Amir Tag Elsir’s The Grub Hunter is a novel about who gets to write novels, and the impact of surveillance on literature. In its opening lines, the protagonist tells us “I’ll write a novel. Yes, I will. This is a really strange idea for a retired police agent like me” (1).
This is the story of a former secret service agent, Abdallah Harfash, also known as Farfash, who, has retired after an accident in which his leg is amputated. He then decides to write a novel and starts to visit a coffee shop where intellectuals and would-be writers gather to discuss their work. In this environment, he finds himself the subject of suspicion from this group of people, who are wary of being infiltrated.
I’ve never been a reader, and my imagination is limited, except for practical matters. I’ve never previously stood in front of a bookstore – unless I was shadowing a suspect who entered one, or following up on police reports about banned books.
One of the most compelling characters in the book is R.M, a Christian who owns A’laf, as Harfash tells us, “one of the old, established bookstores in the capital, and who became my friend because I kept him under surveillance for so long, once gave me a book” (1). When Abdallah Harfash requests a book from RM, the tension between Harfash’s previous profession and his present aspiration to write a book come across in the blurred line between fear of the government and love of literature in this scene:
“What do you have against its author?” he asked in an abrasive or hostile tone he wouldn’t have dared to use in the past. For quite a long time, I had written him up for offences serious enough to land him in prison, closed his bookstore for days at a time, and impounded many books that he had counted on to turn a profit, but every time I came back I would find smiling, energetic and cheerful as he raced back and forth between his customers and the kettle in a corner of the store, so he could make Turkish coffee for me with just the right quantity of sugar […] when the Discovery Channel televised him, he spoke at length in his broke English about how cooperative the local government was with him, and even declared that the police had never confiscated a single book from his racks. He was lying, of course (24).
A sustained theme throughout this novel is the exploration how a securitised society, and the suspicion and surveillance in such a society, impacts the imagination. Harfash recalls a novelist who had been imprisoned in a dungeon, where he “spent three barren days that had dried up all his thinking” (121). But spying and reporting on others has also impacted Harfash himself, as his attempts to write fiction reveal. When Harfash presents his “grub” of a novel idea to his mentor, the novelist AT, A.T explains: “What you just read me isn’t the beginning of a novel; it’s a police report”:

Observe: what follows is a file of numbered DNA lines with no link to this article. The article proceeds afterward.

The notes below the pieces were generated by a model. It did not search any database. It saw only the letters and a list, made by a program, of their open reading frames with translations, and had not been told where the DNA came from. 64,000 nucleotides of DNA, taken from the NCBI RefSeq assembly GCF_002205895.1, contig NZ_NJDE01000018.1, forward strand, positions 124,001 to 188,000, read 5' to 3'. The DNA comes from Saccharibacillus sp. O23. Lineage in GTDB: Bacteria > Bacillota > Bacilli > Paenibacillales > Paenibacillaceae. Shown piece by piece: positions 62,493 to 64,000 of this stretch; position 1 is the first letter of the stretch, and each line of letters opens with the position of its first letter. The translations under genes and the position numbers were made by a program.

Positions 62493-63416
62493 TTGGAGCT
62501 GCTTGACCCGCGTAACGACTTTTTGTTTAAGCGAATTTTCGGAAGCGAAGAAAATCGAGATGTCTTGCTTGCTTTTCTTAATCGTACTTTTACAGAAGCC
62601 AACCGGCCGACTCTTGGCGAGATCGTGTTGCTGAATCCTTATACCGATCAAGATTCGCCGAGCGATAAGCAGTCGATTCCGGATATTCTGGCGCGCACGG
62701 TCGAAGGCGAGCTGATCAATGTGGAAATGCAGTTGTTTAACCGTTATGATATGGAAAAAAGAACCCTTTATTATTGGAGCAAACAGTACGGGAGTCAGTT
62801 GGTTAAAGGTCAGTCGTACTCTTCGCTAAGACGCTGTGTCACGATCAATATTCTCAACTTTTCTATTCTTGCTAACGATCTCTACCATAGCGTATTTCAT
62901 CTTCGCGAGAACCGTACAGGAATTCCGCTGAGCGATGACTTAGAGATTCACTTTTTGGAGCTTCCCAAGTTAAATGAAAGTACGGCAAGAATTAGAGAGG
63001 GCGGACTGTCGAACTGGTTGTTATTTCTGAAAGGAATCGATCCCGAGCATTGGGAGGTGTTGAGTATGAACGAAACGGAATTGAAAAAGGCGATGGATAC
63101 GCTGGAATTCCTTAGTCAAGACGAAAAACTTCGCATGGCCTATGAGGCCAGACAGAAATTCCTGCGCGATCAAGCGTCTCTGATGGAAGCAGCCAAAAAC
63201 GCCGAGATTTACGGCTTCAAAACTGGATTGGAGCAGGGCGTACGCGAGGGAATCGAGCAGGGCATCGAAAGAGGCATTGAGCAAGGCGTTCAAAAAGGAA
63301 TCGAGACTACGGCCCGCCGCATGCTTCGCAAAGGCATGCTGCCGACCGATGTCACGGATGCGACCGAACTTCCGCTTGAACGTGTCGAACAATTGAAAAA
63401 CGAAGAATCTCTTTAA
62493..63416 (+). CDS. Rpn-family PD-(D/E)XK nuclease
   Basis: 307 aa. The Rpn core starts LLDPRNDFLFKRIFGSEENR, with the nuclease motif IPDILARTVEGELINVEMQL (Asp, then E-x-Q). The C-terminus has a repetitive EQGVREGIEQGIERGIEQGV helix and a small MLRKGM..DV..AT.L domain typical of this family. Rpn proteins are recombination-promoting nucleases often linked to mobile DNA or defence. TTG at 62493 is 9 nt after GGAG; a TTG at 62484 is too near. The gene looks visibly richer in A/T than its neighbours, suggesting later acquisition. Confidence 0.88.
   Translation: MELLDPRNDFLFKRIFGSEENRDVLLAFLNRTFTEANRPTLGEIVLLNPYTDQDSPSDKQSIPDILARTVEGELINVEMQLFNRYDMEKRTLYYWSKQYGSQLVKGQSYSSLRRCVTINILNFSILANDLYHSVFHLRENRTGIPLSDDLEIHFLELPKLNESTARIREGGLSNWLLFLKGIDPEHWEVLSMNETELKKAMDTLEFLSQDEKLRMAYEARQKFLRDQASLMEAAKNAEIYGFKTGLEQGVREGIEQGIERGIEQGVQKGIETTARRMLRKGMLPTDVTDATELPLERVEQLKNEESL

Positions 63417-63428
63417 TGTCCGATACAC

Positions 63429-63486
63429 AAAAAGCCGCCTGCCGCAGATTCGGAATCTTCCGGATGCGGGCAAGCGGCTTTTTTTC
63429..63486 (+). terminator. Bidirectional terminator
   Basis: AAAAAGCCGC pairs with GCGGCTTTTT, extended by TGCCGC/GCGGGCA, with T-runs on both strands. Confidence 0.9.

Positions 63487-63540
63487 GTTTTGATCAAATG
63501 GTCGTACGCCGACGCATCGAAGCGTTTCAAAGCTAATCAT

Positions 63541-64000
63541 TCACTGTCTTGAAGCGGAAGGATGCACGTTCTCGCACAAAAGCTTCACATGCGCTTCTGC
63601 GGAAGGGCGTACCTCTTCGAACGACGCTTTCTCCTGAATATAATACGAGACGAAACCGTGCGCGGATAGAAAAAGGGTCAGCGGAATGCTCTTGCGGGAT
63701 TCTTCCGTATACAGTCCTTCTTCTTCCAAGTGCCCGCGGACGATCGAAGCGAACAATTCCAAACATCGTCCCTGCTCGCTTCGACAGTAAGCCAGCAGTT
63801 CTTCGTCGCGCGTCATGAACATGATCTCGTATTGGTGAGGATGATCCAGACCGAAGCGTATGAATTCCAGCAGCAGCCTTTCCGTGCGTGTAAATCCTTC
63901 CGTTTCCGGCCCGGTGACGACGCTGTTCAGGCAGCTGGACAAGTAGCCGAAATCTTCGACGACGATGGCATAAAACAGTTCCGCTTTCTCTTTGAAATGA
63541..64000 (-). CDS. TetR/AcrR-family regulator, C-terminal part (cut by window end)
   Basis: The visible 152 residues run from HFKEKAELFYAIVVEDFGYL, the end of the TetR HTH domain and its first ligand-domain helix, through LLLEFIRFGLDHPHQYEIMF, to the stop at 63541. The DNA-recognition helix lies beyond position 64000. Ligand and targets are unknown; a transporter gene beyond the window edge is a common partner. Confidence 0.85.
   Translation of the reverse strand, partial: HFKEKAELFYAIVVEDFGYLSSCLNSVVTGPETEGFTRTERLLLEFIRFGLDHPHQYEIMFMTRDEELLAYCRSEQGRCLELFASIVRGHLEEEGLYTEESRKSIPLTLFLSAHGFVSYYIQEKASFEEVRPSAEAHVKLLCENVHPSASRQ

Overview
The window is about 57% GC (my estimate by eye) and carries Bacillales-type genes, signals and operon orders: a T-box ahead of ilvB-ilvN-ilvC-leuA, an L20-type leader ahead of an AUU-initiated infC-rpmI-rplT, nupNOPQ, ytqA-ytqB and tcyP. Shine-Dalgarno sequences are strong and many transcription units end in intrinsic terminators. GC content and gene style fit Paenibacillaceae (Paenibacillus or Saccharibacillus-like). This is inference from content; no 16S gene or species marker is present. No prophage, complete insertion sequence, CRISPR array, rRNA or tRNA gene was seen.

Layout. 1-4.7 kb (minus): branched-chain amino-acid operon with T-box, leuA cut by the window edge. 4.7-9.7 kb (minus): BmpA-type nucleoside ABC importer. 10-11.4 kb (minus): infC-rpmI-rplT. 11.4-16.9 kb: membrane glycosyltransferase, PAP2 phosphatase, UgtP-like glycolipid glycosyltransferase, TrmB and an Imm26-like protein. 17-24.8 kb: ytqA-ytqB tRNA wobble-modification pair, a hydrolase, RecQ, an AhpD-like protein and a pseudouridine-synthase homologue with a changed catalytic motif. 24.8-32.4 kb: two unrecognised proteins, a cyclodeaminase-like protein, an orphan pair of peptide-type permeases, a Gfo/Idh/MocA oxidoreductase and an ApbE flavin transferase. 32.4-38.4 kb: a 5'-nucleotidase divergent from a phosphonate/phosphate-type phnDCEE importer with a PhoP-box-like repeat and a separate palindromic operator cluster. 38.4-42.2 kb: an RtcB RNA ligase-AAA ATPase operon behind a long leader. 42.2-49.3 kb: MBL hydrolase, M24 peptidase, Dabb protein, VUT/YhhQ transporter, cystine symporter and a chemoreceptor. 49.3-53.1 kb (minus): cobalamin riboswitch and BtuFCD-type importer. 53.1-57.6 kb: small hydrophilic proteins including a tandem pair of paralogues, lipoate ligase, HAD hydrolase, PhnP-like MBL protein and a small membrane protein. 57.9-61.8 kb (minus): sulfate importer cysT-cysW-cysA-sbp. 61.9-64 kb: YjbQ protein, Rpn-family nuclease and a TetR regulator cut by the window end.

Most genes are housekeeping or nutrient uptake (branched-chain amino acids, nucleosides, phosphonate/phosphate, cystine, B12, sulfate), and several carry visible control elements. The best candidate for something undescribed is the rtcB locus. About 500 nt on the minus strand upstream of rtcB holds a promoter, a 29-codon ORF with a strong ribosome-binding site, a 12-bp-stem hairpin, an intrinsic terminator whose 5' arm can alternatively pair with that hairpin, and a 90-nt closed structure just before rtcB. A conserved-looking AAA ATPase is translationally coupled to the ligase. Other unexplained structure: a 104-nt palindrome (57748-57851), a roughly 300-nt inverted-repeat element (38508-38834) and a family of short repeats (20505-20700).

He had unmasked me, no doubt…uncovered me…found me out…This was the same report that I had written about the actual stake out more than ten years ago and that could still be found in the file […] it had leapt onto the yellow pages without me being aware of that […] I didn’t want the idea of writing the novel to desert me after I had put so much groundwork into the project. I wasn’t in the service but the cursed parsite of the secret service might still emerge at any time (71)
Harfash acknowledges the limitations of attempting to surveil art, recalling how in his days in the service, he was aware that “Our security agency, no matter how hard it tires, cannot get charges to stick against this theatre’s directors who vilify the nation, disparage the homeland […] and stick their tongues out without anyone catching on” (120). He seems genuine in his attempt to change sides, to become one of the artists, describing how he “wanted to see the novelist S.A as a writer and not as a ‘mark,’ and her companions as respectable men of culture rather than suspects” (126).
It is only at the vey end of this slim novella that the twist of the narrative is revealed, and we discover that the novel about the attempt to write a novel which we have been reading is in fact a story not narrated by its first person narrator Harfash, but written by his mentor the novelist A.T, who, at the end, returns him to his original work, because of the neatness and the symmetry of this ending:
By the way – don’t be angry when at the end of the novel you see that I’ve had you return once more to the service. You infiltrate the group of people who knew you as a writer and someone who loves writing, then you write reports about them […] I thought that made a really good ending (133)